T seems then, that Christians may forget Christ! There could be no need for this loving exhortation, if there were not a fearful supposition that our memories might prove treacherous. Nor is this a bare supposition: it is, alas! too well confirmed in our experience, not as a possibility, but as a lamentable fact. It appears almost impossible that those who have been redeemed by the blood of the dying Lamb, and loved with an everlasting love by the eternal Son of God, should forget that gracious Saviour; but, if startling to the ear, it is, alas! too apparent to the eye to allow us to deny the crime. Forget Him who never forgot us! Forget Him who poured His blood forth for our sins! Forget Him who loved us even to the death! Can it be possible? Yes, it is not only possible, but conscience confesses that it is too sadly a fault with all of us, that we suffer Him to be as a wayfaring man tarrying but for a night. He whom we should make the abiding tenant of our memories is but a visitor therein. The cross where one would think that memory would linger, and unmindfulness would be an unknown intruder, is desecrated by the feet of forgetfulness. Does not your conscience say that this is true? Do you not find yourselves forgetful of Jesus? Some creature steals away your heart, and you are unmindful of Him upon whom your affection ought to be set. Some earthly business engrosses your attention when you should fix your eye steadily upon the cross. It is the incessant turmoil of the world, the constant attraction of earthly things which takes away the soul from Christ. While memory too well preserves a poisonous weed, it suffereth the rose of Sharon to wither. Let us charge ourselves to bind a heavenly forget-me-not about our hearts for Jesus our Beloved, and, whatever else we let slip, let us hold fast to Him.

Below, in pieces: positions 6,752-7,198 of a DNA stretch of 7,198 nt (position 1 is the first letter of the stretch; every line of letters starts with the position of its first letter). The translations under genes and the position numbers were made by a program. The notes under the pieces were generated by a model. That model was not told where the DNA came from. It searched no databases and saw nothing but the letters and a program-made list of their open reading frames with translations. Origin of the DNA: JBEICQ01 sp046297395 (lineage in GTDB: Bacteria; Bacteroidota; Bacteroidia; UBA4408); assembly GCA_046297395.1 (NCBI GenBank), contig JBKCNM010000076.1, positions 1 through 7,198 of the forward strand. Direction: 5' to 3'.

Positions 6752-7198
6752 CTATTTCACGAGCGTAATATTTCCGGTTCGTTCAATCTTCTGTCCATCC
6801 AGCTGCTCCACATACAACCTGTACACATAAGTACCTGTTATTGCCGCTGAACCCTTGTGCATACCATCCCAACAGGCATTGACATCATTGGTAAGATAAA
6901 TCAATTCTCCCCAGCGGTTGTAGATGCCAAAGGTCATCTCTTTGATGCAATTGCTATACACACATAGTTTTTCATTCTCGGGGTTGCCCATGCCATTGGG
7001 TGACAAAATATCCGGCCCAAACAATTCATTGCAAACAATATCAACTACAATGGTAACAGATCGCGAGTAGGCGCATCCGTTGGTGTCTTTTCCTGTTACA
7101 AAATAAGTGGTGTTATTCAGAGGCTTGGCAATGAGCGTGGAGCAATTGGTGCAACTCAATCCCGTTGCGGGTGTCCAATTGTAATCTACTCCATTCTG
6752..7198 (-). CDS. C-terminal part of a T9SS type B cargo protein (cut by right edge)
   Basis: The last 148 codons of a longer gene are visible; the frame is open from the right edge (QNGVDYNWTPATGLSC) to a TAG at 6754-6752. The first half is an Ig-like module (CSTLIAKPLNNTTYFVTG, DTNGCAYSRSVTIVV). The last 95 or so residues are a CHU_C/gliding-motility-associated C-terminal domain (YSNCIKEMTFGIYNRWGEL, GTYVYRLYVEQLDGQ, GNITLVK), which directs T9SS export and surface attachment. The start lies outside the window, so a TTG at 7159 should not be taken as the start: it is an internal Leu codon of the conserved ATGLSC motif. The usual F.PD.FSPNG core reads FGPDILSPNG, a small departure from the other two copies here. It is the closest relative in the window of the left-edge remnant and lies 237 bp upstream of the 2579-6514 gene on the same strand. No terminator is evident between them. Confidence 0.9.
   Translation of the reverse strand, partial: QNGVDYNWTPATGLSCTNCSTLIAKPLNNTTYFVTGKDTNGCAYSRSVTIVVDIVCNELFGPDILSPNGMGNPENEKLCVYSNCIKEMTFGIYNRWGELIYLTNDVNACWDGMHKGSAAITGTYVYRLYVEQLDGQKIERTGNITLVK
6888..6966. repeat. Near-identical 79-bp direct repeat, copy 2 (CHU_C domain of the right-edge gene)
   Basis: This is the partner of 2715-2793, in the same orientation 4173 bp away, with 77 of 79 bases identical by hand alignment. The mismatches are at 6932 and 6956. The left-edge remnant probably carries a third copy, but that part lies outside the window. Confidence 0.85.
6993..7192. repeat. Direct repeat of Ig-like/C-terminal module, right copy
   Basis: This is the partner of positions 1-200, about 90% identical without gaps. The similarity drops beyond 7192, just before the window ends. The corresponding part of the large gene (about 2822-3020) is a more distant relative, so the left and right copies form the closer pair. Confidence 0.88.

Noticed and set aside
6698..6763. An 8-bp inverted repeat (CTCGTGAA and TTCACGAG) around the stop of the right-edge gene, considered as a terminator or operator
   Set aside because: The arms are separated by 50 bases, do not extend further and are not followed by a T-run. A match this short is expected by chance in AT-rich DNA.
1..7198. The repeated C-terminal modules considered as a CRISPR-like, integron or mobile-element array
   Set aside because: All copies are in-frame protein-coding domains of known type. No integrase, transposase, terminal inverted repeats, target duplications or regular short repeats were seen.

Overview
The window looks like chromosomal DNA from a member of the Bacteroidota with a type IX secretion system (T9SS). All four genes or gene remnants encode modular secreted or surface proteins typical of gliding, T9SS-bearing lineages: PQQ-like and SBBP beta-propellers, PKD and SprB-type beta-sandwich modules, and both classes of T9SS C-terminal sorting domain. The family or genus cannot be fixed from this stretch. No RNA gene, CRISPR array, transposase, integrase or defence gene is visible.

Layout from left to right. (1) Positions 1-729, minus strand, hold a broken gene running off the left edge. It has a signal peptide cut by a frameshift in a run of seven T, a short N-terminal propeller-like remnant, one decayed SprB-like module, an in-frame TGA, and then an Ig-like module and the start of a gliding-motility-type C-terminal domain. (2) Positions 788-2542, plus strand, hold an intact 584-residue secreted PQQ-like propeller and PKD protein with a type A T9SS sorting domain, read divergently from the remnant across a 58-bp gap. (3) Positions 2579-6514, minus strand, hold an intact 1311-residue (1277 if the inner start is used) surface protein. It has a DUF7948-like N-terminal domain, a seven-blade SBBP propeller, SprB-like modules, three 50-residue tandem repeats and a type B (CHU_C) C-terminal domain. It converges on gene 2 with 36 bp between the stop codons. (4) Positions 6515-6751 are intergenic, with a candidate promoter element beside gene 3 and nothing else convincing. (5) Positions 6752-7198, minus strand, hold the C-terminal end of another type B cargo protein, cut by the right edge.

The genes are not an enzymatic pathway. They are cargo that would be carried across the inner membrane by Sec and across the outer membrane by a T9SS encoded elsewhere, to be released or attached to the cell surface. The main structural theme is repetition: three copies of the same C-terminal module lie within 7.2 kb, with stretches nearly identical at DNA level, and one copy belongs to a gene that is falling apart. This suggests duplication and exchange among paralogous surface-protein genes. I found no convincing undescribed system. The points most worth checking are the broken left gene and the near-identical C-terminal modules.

“Him hath God exalted.”—Acts 5:31.
JESUS, our Lord, once crucified, dead and buried, now sits upon the throne of glory. The highest place that heaven affords is His by undisputed right. It is sweet to remember that the exaltation of Christ in heaven is a representative exaltation. He is exalted at the Father’s right hand, and though as Jehovah He had eminent glories, in which finite creatures cannot share, yet as the Mediator, the honours which Jesus wears in heaven are the heritage of all the saints. It is delightful to reflect how close is Christ’s union with His people. We are actually one with Him; we are members of His body; and His exaltation is our exaltation. He will give us to sit upon His throne, even as He has overcome, and is set down with His Father on His throne; He has a crown, and He gives us crowns too; He has a throne, but He is not content with having a throne to Himself, on His right hand there must be His queen, arrayed in “gold of Ophir.” He cannot be glorified without His bride. Look up, believer, to Jesus now; let the eye of your faith behold Him with many crowns upon His head; and remember that you will one day be like Him, when you shall see Him as He is; you shall not be so great as He is, you shall not be so divine, but still you shall, in a measure, share the same honours, and enjoy the same happiness and the same dignity which He possesses. Be content to live unknown for a little while, and to walk your weary way through the fields of poverty, or up the hills of affliction; for by-and-by you shall reign with Christ, for He has “made us kings and priests unto God, and we shall reign for ever and ever.” Oh!, wonderful thought for the children of God! We have Christ for our glorious representative in heaven’s courts now, and soon He will come and receive us to Himself, to be with Him there, to behold His glory, and to share His joy. C. H. Spurgeon